Stephen Hoge (Moderna)

As Mod­er­na dou­bles down on vac­cines, Mer­ck pulls out of a long-run­ning col­lab­o­ra­tion

In the wake of their Covid-19 ef­fort, Mod­er­na is dou­bling down on vac­cines for in­fec­tious dis­ease, but they an­nounced to­day they’ll be do­ing so with­out one of their long­time part­ners.

In one of a flur­ry of an­nounce­ments Thurs­day morn­ing, the Cam­bridge biotech an­nounced that Mer­ck has ced­ed back rights to the adult res­pi­ra­to­ry syn­cy­tial virus vac­cine the pair had been co-de­vel­op­ing. One of two dif­fer­ent can­di­dates Mod­er­na was help­ing push for­ward in a hot­ly com­pet­i­tive space, the vac­cine had en­tered Phase I last year. Mer­ck will com­plete that tri­al be­fore for­mal­ly hand­ing it over, giv­ing Mod­er­na rights to both a vac­cine for adults and in­fants.

The NJ phar­ma, mean­while, will con­tin­ue on an RSV pro­gram, push­ing for­ward on an an­ti­body that is now in Phase II. On a con­fer­ence call with in­vestors, Mod­er­na pres­i­dent Stephen Hoge said he could on­ly spec­u­late on Mer­ck’s rea­son­ing, but he not­ed that there’s a tight race for RSV in­oc­u­la­tions, with oth­er com­pa­nies al­ready ahead. Most no­tably, Glax­o­SmithK­line and Pfiz­er have pro­grams in Phase II and Phase III.

Hoge called their co-de­vel­oped vac­cine a “late-en­trant.”

“RSV is a pret­ty com­pet­i­tive space,” Hoge said. “If you’re go­ing to bring an RSV for­ward, it has to ei­ther be dra­mat­i­cal­ly bet­ter in RSV, or it has to have oth­er [qual­i­ties].”

Asked for com­ment, a Mer­ck spokesper­son sim­ply said they had de­cid­ed to fo­cus their ef­forts on the an­ti­body pro­gram. Com­pa­ny sci­en­tists de­scribed that an­ti­body in Na­ture Com­mu­ni­ca­tions last year, al­though they too face steep com­pe­ti­tion; As­traZeneca has had an an­ti­body on the mar­ket for 2 decades and they are now de­vel­op­ing a new one with Sanofi.

Al­though Mod­er­na em­pha­sized it was ear­ly and they need­ed to as­sess how they would move for­ward, Hoge not­ed one way they hoped to stand apart.

As the com­pa­ny’s vac­cine port­fo­lio ex­pand­ed over the last decade, most re­cent­ly with flu and coro­n­avirus, they have talked about the po­ten­tial of cre­at­ing a sin­gle, com­bined res­pi­ra­to­ry shot, sim­i­lar to the measles, mumps and rubel­la vac­cine chil­dren have re­ceived for decades. For ex­am­ple, some­one who is at high­er risk of com­pli­ca­tions from in­fec­tion could be in­oc­u­lat­ed against flu, Covid-19, RSV and Hu­man metap­neu­movirus and parain­fluen­za virus — a sea­son­al virus that can be dan­ger­ous for in­fants and the el­der­ly — in one jab.

“There are mul­ti­ple vac­cines that are fur­ther ahead in pipelines in large phar­ma­ceu­ti­cal com­bines,” Hoge said. “From a strate­gic per­spec­tive, from our view­point, it would make more sense to come for­ward with a dif­fer­en­ti­at­ed vac­cine that com­bines mul­ti­ple dif­fer­ent virus­es.”

RSV is a res­pi­ra­to­ry virus that can be dan­ger­ous or even dead­ly for in­fants and the el­der­ly. The on­ly way to treat or pre­vent it is with the As­traZeneca an­ti­body, which is ex­pen­sive and on­ly pre­scribed for high-risk in­fants. Nu­mer­ous com­pa­nies have tried to de­vel­op a vac­cine, but it has been par­tic­u­lar­ly dif­fi­cult to do so for in­fants, be­cause the moth­er has to be in­oc­u­lat­ed and pass the an­ti­bod­ies on­to the child. Four years be­fore its Covid-19 pro­gram, No­vavax mount­ed a ma­jor ef­fort to de­vel­op a vac­cine for in­fants that failed, tank­ing the stock price, al­though some stud­ies have still shown en­cour­ag­ing signs.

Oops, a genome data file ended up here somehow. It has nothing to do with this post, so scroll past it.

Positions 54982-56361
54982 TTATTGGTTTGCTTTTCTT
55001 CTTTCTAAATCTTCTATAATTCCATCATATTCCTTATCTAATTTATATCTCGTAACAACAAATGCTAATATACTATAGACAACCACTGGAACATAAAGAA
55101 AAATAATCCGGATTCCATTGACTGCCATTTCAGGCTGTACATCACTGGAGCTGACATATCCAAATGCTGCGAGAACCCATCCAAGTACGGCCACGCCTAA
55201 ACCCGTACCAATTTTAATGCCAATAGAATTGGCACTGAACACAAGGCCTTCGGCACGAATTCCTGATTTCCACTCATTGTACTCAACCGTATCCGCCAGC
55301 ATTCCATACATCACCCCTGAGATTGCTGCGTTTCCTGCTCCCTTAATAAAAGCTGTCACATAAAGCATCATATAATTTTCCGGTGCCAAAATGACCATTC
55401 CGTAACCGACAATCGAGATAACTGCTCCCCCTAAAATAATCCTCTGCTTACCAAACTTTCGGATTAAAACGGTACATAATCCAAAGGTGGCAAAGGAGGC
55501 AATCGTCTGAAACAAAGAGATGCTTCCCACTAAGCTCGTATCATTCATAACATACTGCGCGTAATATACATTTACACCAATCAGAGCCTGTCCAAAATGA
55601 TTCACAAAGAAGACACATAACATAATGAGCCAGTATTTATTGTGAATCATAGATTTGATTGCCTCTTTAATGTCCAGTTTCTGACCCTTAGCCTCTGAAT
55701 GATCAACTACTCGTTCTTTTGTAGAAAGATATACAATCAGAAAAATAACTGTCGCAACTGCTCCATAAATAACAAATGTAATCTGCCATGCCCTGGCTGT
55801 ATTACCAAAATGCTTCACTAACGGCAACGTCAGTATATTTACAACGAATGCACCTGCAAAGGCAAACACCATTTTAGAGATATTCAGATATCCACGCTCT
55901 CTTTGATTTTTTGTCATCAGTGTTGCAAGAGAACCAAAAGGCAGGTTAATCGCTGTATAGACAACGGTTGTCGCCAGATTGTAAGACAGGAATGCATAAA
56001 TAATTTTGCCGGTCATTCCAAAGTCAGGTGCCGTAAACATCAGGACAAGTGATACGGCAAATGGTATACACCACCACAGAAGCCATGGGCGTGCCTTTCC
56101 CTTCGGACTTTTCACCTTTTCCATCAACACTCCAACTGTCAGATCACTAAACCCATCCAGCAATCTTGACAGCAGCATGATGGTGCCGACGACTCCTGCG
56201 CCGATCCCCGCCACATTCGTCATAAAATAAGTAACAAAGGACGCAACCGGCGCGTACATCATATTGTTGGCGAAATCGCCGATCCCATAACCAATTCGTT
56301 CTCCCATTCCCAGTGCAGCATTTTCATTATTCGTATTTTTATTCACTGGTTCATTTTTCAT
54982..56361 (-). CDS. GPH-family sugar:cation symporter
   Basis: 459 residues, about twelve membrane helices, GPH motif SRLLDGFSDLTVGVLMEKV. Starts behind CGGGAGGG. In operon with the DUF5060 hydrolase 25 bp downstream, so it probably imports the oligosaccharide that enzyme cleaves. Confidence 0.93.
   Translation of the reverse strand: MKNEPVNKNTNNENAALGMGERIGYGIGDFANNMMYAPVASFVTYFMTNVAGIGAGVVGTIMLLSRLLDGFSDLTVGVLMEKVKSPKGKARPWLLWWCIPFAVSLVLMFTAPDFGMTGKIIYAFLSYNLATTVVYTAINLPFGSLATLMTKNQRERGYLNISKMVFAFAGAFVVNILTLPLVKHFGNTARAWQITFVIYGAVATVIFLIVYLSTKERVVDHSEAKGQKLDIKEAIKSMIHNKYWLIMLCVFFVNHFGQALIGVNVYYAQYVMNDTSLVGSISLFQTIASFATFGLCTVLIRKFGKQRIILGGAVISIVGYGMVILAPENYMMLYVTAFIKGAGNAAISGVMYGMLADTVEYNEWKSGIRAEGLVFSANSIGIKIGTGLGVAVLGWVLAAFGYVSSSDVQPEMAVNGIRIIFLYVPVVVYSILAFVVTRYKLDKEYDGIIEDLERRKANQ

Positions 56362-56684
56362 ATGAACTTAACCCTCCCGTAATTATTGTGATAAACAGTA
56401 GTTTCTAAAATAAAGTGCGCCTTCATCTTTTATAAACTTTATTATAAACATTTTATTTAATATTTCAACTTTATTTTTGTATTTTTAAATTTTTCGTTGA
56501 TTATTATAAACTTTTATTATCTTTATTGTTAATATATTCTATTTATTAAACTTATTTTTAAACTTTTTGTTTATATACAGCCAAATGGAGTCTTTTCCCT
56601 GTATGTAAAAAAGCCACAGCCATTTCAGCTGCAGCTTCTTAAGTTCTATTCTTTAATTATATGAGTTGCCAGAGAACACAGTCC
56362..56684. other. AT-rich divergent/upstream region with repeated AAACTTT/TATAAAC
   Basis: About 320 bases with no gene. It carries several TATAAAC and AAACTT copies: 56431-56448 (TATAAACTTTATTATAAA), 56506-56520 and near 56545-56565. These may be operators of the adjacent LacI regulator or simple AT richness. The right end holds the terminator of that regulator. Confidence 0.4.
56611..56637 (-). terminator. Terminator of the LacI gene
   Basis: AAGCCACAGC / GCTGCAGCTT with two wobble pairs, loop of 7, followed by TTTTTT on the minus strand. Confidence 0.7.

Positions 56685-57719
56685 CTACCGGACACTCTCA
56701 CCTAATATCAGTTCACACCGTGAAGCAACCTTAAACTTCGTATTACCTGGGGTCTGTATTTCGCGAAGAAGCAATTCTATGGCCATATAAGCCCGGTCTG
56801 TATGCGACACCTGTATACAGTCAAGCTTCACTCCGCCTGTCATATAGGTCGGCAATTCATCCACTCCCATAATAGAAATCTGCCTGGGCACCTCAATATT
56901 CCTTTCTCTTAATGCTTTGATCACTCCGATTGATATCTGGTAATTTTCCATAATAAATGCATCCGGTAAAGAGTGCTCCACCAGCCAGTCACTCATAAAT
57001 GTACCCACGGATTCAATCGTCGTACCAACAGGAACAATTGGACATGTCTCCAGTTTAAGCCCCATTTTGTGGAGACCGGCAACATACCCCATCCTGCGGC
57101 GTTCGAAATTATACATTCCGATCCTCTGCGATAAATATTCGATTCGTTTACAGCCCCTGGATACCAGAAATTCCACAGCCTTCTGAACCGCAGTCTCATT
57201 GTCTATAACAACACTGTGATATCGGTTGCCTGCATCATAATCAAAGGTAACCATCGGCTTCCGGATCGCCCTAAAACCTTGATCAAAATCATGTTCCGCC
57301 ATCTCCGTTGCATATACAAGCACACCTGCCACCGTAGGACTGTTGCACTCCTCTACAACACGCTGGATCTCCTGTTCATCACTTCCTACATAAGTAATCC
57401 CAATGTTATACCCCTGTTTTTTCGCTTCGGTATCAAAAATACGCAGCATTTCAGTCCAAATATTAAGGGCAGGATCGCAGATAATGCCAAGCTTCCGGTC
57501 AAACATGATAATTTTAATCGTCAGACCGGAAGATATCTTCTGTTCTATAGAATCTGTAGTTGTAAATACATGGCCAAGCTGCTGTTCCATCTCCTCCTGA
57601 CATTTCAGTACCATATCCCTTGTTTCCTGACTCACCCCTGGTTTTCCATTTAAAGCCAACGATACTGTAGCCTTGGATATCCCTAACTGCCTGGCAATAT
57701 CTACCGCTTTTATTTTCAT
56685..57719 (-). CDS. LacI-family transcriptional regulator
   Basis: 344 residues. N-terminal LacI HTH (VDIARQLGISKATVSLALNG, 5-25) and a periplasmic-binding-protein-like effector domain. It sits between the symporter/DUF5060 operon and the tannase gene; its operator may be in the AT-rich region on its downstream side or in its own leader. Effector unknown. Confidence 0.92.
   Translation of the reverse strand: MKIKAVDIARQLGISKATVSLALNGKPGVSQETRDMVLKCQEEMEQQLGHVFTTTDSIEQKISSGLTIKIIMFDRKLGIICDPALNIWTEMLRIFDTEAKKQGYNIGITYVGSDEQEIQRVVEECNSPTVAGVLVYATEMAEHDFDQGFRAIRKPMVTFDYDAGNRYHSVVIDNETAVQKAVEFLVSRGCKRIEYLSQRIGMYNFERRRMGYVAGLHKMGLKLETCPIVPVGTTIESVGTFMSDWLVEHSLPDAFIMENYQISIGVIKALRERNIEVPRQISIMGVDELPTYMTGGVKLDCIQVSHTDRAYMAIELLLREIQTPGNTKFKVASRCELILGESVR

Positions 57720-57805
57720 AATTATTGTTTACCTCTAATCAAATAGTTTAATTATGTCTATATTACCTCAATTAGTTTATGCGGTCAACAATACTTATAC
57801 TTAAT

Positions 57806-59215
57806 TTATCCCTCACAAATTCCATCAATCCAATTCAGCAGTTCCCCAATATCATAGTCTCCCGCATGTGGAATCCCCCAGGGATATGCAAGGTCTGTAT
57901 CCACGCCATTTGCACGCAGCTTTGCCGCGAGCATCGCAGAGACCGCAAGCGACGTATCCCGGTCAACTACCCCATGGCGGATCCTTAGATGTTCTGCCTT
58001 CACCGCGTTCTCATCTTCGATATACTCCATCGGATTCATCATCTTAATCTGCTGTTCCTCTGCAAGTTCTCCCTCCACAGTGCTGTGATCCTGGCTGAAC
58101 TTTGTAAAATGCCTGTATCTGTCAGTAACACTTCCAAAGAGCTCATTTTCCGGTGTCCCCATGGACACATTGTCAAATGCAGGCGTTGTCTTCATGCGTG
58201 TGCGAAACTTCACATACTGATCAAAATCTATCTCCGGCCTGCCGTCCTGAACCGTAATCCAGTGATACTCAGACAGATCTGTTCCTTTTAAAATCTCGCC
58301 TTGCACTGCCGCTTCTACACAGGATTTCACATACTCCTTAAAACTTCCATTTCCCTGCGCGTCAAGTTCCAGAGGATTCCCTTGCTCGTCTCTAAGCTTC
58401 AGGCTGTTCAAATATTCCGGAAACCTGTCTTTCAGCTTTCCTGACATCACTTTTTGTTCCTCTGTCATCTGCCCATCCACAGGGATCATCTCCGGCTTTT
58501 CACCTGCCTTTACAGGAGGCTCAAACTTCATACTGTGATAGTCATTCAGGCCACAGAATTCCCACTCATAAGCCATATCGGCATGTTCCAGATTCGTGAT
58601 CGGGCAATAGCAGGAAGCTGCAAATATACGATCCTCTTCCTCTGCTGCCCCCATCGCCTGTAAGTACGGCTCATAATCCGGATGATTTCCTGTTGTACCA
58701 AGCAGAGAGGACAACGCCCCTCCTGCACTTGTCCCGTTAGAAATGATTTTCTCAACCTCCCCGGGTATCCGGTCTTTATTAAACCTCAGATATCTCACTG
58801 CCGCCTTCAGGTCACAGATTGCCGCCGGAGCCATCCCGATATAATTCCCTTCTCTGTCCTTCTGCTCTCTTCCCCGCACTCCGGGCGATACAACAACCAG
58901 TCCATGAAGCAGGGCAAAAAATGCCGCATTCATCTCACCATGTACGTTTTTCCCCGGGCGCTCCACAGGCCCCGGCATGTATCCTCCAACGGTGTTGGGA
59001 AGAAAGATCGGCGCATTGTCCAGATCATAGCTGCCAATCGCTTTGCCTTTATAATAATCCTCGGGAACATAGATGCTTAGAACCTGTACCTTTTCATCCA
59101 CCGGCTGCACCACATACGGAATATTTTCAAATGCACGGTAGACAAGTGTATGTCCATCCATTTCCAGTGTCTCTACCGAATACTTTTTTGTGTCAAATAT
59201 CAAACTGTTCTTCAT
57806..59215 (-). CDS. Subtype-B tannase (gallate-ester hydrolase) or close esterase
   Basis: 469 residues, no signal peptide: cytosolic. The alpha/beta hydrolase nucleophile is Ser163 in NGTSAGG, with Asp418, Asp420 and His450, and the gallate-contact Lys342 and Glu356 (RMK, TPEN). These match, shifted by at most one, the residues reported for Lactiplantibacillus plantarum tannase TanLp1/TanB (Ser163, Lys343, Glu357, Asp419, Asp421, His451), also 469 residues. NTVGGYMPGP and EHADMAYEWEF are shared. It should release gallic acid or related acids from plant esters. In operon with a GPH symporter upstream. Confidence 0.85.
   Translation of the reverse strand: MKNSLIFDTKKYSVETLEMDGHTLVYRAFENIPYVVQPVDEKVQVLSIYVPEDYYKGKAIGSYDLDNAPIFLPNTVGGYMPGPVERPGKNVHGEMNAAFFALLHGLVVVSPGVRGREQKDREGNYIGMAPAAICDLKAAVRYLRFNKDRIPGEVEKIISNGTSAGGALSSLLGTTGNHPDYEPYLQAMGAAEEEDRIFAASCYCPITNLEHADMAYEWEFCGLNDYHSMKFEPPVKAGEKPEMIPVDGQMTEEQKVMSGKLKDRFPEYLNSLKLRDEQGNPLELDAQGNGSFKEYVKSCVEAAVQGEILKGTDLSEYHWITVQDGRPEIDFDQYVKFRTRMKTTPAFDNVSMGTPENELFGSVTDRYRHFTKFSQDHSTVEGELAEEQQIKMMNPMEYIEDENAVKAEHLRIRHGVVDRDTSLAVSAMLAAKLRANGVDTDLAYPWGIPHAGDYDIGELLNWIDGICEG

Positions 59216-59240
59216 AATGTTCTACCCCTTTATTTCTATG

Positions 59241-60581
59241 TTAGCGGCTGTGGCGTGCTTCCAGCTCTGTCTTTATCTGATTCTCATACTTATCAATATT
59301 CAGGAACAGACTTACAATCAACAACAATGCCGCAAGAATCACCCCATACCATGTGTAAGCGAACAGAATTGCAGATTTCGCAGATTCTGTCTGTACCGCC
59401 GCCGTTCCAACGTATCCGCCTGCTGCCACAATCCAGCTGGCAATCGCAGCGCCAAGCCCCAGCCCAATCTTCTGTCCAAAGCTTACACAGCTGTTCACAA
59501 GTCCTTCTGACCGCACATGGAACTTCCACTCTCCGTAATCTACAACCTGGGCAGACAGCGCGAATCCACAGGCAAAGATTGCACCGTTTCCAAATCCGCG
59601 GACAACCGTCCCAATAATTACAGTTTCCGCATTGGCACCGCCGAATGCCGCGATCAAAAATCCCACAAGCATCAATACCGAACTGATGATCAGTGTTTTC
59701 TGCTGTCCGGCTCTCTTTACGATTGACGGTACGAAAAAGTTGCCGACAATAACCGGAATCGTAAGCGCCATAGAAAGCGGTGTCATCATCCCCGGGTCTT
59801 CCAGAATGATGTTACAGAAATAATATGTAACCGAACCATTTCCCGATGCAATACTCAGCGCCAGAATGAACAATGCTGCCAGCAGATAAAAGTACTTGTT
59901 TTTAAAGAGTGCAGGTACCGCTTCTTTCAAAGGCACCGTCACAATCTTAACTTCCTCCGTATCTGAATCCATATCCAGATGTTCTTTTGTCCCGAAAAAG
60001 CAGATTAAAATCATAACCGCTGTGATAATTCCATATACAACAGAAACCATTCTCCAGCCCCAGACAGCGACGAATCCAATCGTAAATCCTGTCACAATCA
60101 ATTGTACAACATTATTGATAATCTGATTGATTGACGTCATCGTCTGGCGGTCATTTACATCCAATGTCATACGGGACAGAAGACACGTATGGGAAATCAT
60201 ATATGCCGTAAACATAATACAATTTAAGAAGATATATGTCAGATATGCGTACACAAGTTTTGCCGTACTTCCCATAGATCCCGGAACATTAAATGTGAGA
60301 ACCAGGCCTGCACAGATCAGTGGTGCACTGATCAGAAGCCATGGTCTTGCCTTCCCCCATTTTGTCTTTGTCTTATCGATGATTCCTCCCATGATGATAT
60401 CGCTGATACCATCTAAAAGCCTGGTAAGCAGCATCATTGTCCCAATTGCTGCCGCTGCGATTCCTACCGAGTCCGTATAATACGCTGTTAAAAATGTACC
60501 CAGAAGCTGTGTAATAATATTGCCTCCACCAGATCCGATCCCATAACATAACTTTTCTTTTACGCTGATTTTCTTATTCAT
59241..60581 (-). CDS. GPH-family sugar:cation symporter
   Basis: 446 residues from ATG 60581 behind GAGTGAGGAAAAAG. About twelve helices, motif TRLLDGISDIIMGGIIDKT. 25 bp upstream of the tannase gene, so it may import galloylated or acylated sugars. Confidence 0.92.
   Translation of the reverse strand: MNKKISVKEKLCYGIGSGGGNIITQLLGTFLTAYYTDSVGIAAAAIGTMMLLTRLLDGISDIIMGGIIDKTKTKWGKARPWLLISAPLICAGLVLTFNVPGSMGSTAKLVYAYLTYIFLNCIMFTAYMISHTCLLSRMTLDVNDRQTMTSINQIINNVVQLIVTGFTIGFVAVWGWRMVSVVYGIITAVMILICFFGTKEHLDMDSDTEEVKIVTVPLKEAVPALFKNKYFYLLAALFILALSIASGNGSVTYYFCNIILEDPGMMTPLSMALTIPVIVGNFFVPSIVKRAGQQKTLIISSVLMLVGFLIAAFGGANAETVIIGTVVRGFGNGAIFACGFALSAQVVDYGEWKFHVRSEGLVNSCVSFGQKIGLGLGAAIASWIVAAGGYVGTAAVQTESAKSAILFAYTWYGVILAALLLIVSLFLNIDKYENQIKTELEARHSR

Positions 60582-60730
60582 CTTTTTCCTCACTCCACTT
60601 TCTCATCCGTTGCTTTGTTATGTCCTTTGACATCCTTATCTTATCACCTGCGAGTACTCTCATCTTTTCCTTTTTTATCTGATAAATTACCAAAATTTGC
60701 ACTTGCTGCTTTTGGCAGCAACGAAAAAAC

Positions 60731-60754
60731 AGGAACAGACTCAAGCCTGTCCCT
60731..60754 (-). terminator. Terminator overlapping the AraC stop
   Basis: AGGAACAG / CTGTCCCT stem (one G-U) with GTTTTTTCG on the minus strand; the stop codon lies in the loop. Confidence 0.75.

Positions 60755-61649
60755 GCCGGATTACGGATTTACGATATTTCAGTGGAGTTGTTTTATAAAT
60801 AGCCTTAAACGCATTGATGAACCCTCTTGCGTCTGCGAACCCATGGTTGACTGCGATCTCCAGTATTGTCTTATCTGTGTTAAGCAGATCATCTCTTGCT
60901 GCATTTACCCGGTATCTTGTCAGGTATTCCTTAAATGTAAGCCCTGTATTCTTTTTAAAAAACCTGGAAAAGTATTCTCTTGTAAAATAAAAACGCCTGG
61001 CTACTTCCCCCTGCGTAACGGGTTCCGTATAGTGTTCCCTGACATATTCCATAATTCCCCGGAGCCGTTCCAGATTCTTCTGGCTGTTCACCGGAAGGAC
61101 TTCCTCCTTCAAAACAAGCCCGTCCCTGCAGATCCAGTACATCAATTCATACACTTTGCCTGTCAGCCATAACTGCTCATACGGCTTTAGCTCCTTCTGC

Mod­er­na al­so an­nounced Thurs­day that the com­pa­ny be­gan dos­ing in a Phase I study on their RSV can­di­date for in­fants. They said the new arrange­ment will al­low them to move for­ward with a vac­cine that’s en­cased in their own lipid nanopar­ti­cle, rather than Mer­ck’s. They not­ed they had far more da­ta sup­port­ing that LNP than Mer­ck’s, which has vir­tu­al­ly on­ly been used in the RSV study.

The two com­pa­nies’ col­lab­o­ra­tion on can­cer re­mains un­af­fect­ed.

Un­lock­ing ESG strate­gies for growth with Gilead Sci­ences

RBC Capital Markets explores what is material in ESG for biopharma companies with the ESG leads at Gilead Sciences. Gilead has long focused on sustainability but recognized a more robust framework was needed. Based on a materiality assessment, Gilead’s ESG strategy today focuses first on drug access and pricing, while also addressing D&I and climate change. Find out why Gilead’s board is “acutely aware” of the contribution that ESG makes to firm’s overall success.

What con­tro­ver­sy? Eli Lil­ly plots Alzheimer's BLA fil­ing lat­er this year as FDA taps more an­ti-amy­loid drugs as break­throughs

The FDA is keeping the good news coming for Alzheimer’s drug developers. And Eli Lilly is taking them up on it.

Amid continued controversy around whether Biogen’s new flagship drug, Aduhelm, should have been approved at all — and swelling, heated debates surrounding its $56,000 price tag — the agency had no issue handing them and their Japanese partner Eisai a breakthrough therapy designation for a second anti-amyloid beta antibody, lecanemab, late Wednesday.

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Richard Pazdur (vis AACR)

FDA en­cour­ages in­clud­ing in­cur­able can­cer pa­tients in tri­als, re­gard­less of pri­or ther­a­pies